Seeing kids grow with excitement each time a train passes.
That, says Stephen Ford, is his favourite thing about the Scarborough Model Railroaders Club.
“Days like today are a lot of fun,” the 30-plus-year member said at the club’s Dec. 1 fall open house. “You’re looking out at people, and it’s the kids that will come and stand on one of the platforms and their eyes will peek up and get bigger and bigger.”
Billing itself as “Toronto’s only dual scale model railway club”, the Scarborough Model Railroaders Club is a non-profit organization located on Jeavons Avenue.
The club hosts open houses in the spring and fall that attract thousands of visitors every year.
The next two open houses are set for Feb. 23 and March 2.
Stephen Ford, right, has been a member at the Scarborough Model Railroaders Club for 30 years. He said this is more of a hobby for him than work. ‘You say working, but this is playing,’ Ford said. ‘This is a hobby. We come down here and run the trains for fun and then we come down here other times to do the necessary maintenance.’
The Scarborough Model Railroaders Club has been around for more than 51 years, Ford said. Most of the railways were built when he first joined, but there is always maintenance that needs to be done, he said.
‘Most of these models are models of a particular locomotive that actually existed, that have the right number and the right paint scheme for the dates,’ Ford said. ‘And some of it is completely imaginary. There are some things here … that never existed but have some meaning.’
‘I run some of what we call the weight freights: the local trains that go from one town to another and switch cars,’ Ford said. ‘They deliver cars and pick up cars.’
The Scarborough Model Railroaders Club has two different rail layouts. According to the club’s website, the HO scale layout models the 1950s steam-to-diesel transition era in southern Ontario. The N scale layout is based in the modern era in Appalachia.
Ford said that days like the Dec. 1 open house are his favourite. ‘You’re looking out at people and it’s the kids that will come and stand on one of the platforms and they’re eyes will peek up and get bigger and bigger, he said. ‘And people will find all the little details.
Marcelo Acosta and his children paid a visit to the Scarborough Model Railroaders Club during the Dec. 1 open house. ‘(My son) loves all the models and watching the tiny things moving around,’ Acosta said. ‘This one is quite accurately done, the tiny details are beautiful, which is probably the best thing for him.’
Acosta started appreciating model trains because of his kids, he said. ‘This is something new for me, something I got into with them and we’ve been watching on TV,’ he said. ‘I’d rather have them experience it in real life. It’s like Thomas the Train in real life. … Here you see the models and you can talk to the people that make them, and can understand why they do it and why they have this passion.’
It is a must to have somebody watching over all the trains. During open houses, a lot of trains are running at once, and therefore someone must be overseeing everything to make sure the trains do not bang into each other.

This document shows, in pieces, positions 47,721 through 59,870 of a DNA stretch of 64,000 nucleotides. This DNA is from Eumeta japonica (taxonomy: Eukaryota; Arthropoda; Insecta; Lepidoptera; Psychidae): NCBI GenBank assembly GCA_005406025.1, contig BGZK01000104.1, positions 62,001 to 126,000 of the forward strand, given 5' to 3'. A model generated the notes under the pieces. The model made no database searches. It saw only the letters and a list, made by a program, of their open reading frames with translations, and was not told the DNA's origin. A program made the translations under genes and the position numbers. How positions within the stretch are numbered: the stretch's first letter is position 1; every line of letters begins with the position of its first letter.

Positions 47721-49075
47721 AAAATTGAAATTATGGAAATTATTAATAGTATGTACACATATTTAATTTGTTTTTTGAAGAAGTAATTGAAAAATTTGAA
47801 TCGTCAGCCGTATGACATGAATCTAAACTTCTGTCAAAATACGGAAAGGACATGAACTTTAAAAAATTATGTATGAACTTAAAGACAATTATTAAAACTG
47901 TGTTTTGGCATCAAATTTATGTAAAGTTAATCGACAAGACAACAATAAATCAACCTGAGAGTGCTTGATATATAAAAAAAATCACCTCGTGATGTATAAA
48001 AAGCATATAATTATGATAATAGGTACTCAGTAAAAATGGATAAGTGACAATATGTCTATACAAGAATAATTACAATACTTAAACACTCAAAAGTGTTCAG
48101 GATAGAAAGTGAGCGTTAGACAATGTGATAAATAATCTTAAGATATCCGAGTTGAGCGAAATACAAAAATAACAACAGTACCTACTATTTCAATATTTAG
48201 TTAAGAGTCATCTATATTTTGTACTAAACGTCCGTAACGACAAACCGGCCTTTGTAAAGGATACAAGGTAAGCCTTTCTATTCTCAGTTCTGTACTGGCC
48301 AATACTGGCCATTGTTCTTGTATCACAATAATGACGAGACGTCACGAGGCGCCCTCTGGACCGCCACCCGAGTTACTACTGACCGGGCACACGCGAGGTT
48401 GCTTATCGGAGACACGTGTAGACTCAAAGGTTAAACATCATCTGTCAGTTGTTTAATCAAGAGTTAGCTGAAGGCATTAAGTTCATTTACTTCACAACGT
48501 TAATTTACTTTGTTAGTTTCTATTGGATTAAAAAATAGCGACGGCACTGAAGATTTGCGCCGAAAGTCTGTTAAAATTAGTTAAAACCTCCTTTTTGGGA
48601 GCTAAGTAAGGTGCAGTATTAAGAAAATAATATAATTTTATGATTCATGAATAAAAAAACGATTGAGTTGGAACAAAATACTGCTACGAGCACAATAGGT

‘The main line is one track so trains that are meeting each other need to know which town to use to pass in,’ Ford said. ‘And trains following each other are the same thing if there’s a slow one ahead of the fast one. So we have one person who oversees all of that.’
Keeping the power flowing to the trains through the tracks can be challenging, Ford said. ‘We used to have a lot of problems,’ he said. ‘When the track gets dirty, the train doesn’t run anymore, the power doesn’t go through. But we’ve experimented over the years with different ways of cleaning them and we’ve seem to come up with one that really works. … We’ve cleaned this about every two years now. I can remember cleaning the track every twice a month.’
Both rail systems at the Scarborough Model Railroaders Club run on electricity pumping through the tracks. The system powering the trains upstairs uses direct current. By manipulating the current, an operator can speed up or slow down the trains, and even reverse their direction.
The railroad downstairs operates differently from the one above, Ford said. ‘Down here the power is always the same and the locomotives have chips in them,’ he said. ‘You address the locomotive with one of the controllers and then you have control of just that locomotive all day, and you can run any one.’
‘Very often a family will come and the mum or the dad will not be terribly interested in trains,’ Ford said. ‘But they’ll come in and start looking at the detail and have a ball, and for the kids it’s just things move. And then we get fellow modellers and they can appreciate on a different level. But it’s fun for everybody. .. And once in a while we’ll get grandpa to come in and grandpa or grandma will remember riding on the old steam train.’
‘People ask when they’re thinking of joining, “What are the prerequisites?” Obviously a vague interest in trains, and the second one is a really thick skin because we tease the heck out of each other,’ Ford said with a laugh. The next two open houses are set for Feb. 23 and March 2.